is the Secure RTP (SRTP) framework [3]. This is an application-level solutions is the Secure RTP (SRTP) framework [3]. This is an
media security solution, encrypting the media payload data (not the application-level media security solution, encrypting the media
RTP headers) to provide some degree of confidentiality, and providing payload data (but not the RTP headers) to provide some degree of
optional source origin authentication. It was carefully designed to confidentiality, and providing optional source origin authentication.
be both low overhead, and to support the group communication features It was carefully designed to be both low overhead, and to support the
of RTP, across a range of networks. group communication features of RTP, across a range of networks.
SRTP is not the only media security solution in use, however, and SRTP is not the only media security solution in use, however, and
alternatives are more appropriate for some scenarios. For example, alternatives are more appropriate for some scenarios. For example,
many client-server streaming media applications run over a single TCP many client-server streaming media applications run over a single TCP
connection, multiplexing media data with control information on that connection, multiplexing media data with control information on that
connection (for example, on an RTSP connection). The natural way to connection (for example, on an RTSP connection). The natural way to
provide media security for such client-server media applications is provide media security for such client-server media applications is
to use TLS to protect the TCP connection, sending the RTP media data to use TLS to protect the TCP connection, sending the RTP media data
over the TLS connection. Using the SRTP framework in addition to TLS over the TLS connection. Using the SRTP framework in addition to TLS
is unncessary, and would result in double encryption of the media, is unncessary, and would result in double encryption of the media,
and SRTP cannot be used instead of TLS since it is RTP-specific, and and SRTP cannot be used instead of TLS since it is RTP-specific, and
so cannot protect the control traffic. so cannot protect the control traffic.
Other RTP use cases work over networks which provide security at the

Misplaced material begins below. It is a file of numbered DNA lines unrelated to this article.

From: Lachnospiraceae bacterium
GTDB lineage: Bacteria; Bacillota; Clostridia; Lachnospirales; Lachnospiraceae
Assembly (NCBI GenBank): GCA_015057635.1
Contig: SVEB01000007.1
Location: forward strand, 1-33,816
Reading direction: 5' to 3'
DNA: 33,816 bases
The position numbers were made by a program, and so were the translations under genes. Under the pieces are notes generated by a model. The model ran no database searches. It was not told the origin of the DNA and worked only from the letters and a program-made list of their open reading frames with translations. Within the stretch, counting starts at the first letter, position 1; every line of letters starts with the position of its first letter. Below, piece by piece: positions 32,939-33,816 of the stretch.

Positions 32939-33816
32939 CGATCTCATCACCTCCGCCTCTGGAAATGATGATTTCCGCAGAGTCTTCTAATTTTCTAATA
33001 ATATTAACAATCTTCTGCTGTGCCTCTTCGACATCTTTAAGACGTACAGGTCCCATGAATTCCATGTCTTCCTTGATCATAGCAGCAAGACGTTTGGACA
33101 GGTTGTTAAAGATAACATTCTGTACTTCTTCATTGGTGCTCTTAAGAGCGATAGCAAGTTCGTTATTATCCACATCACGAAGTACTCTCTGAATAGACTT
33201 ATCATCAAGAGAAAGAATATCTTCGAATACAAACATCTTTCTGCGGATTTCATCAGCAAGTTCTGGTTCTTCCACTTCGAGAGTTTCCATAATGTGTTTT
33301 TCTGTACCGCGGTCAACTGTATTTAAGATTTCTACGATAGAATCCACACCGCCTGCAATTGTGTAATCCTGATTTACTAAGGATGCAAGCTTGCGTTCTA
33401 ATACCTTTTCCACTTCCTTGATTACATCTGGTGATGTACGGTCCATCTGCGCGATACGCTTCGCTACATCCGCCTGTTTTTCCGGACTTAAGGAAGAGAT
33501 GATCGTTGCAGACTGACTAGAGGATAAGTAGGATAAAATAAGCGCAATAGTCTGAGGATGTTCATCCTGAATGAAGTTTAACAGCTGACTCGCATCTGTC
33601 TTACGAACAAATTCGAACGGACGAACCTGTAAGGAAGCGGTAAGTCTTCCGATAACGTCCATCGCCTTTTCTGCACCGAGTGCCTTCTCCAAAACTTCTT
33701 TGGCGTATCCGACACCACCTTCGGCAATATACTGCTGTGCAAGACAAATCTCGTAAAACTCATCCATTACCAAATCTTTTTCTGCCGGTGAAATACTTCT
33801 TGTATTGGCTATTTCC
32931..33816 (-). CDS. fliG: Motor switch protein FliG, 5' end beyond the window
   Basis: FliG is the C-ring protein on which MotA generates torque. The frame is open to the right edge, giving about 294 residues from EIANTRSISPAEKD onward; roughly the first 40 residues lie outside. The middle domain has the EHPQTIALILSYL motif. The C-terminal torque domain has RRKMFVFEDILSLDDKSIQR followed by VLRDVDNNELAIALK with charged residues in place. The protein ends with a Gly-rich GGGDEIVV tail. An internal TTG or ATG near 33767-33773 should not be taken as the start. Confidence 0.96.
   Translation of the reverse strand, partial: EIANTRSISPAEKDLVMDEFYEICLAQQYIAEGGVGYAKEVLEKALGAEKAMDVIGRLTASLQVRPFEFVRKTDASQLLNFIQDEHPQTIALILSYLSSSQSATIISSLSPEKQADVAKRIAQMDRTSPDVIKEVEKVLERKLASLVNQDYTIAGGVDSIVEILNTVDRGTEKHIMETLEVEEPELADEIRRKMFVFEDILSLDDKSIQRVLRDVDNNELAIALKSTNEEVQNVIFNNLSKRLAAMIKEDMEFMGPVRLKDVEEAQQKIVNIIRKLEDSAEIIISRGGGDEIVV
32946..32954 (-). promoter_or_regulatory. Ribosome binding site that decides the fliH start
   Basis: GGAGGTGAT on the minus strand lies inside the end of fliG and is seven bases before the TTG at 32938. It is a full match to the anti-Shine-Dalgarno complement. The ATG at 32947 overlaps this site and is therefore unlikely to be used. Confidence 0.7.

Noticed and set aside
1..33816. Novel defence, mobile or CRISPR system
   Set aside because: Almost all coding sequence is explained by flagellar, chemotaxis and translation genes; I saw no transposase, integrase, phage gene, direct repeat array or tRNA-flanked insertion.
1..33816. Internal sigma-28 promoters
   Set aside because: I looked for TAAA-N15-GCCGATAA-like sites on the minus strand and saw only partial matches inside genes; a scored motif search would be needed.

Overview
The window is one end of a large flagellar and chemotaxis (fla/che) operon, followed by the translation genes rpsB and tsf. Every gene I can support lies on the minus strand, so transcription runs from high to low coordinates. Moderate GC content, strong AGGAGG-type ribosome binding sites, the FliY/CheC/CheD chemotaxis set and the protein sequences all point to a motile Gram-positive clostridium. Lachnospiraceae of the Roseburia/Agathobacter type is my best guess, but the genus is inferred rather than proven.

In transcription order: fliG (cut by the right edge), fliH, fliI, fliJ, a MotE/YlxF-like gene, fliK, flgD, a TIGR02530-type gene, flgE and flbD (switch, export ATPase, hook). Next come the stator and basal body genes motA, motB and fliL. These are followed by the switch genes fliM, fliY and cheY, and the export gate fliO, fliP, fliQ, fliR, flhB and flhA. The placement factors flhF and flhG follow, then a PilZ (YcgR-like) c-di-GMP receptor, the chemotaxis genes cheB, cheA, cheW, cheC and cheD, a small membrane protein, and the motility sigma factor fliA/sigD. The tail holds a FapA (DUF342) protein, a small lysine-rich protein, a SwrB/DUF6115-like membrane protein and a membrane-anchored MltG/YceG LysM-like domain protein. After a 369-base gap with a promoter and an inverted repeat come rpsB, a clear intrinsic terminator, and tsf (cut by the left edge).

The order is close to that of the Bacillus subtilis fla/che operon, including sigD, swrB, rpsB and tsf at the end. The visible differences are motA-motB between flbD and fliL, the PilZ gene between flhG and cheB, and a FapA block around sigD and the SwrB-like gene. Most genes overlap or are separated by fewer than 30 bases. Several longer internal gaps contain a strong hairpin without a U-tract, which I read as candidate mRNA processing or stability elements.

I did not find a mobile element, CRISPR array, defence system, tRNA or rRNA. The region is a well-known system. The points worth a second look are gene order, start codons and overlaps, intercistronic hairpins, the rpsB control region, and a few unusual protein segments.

network layer, using IPsec. For example, certain 3GPP networks need
IPsec security associations for other purposes, and can reuse those
to secure the RTP session [4]. SRTP is, again, unnecessary in such
environments, and its use would only introduce overhead for no gain.
For some applications it is sufficient to protect the RTP payload
data while leaving RTP, transport, and network layer headers
unprotected. An example of this is RTP broadcast over DVB-H [5],
where one mode of operation uses ISMAcryp to protect the media data
only.
Finally, the link layer may be secure, and it may be known that the Finally, the link layer may be secure, and it may be known that the
RTP media data is constrained to that single link (for example, when RTP media data is constrained to that single link (for example, when
operating in a studio environment, with physical link security). An operating in a studio environment, with physical link security). An
environment like this is inherently constrained, but might avoid the environment like this is inherently constrained, but might avoid the
need for application, transport, or network layer media security. need for application, transport, or network layer media security.
All these are application scenarios where RTP has seen commerical All these are application scenarios where RTP has seen commerical
deployment. Other use case also exist, with additional requirements. deployment. Other use case also exist, with additional requirements.
There is no media security protocol that is appropriate for all these There is no media security protocol that is appropriate for all these
environments. Accordingly, multiple RTP media security protocols can environments. Accordingly, multiple RTP media security protocols can
be expected to remain in wide use. be expected to remain in wide use.
4. Implications for Key Management 4. Implications for Key Management
More diverse than the different use cases is the different protocols With such a diverse range of use case come a range of different
used for RTP session establishment. Providing keying for these protocols for RTP session establishment. Mechanisms used to provide
different session establishment can basically be put into two security keying for these different session establishment protocols
categories, inband and out-of-band in relation to the session can basically be put into two categories: inband and out-of-band in
establishment mechanism. The requirement on these solution are relation to the session establishment mechanism. The requirements
highly varying. Thus a wide range of solutions have been developed for these solutions are highly varying. Thus a wide range of
in this space: solutions have been developed in this space:
o The most common use case for RTP is probably point-to-point voice o The most common use case for RTP is probably point-to-point voice
calls or centralised group conferences, negotiated using SIP with calls or centralised group conferences, negotiated using SIP with
the SDP offer/answer model, operating on a trusted infrastructure. the SDP offer/answer model, operating on a trusted infrastructure.
In such environments, SDP security descriptions [4] or the MIKEY In such environments, SDP security descriptions [6] or the MIKEY
[5] protocol are appropriate keying mechanisms, piggybacked onto [7] protocol are appropriate keying mechanisms, piggybacked onto
the SDP exchange. the SDP exchange. The infrastructure may be secured by protecting
the SIP exchange using SIPS or S/MIME, for example.